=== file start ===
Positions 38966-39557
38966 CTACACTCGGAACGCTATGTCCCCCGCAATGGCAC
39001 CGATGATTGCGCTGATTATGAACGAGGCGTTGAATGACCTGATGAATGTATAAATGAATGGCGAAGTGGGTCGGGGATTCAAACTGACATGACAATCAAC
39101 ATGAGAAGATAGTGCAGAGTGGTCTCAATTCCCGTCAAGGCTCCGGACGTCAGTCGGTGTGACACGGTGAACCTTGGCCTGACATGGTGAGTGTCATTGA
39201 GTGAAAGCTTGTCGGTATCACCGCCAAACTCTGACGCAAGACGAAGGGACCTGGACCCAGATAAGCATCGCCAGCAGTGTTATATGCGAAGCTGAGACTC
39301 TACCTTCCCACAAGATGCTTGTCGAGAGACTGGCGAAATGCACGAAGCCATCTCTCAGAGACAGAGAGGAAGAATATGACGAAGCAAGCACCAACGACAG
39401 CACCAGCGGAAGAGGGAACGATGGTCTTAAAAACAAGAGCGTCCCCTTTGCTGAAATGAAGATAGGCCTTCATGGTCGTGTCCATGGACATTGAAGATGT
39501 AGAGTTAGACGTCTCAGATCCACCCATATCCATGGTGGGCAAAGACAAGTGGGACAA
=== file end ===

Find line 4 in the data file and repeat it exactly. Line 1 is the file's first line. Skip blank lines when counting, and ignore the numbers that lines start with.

39101 ATGAGAAGATAGTGCAGAGTGGTCTCAATTCCCGTCAAGGCTCCGGACGTCAGTCGGTGTGACACGGTGAACCTTGGCCTGACATGGTGAGTGTCATTGA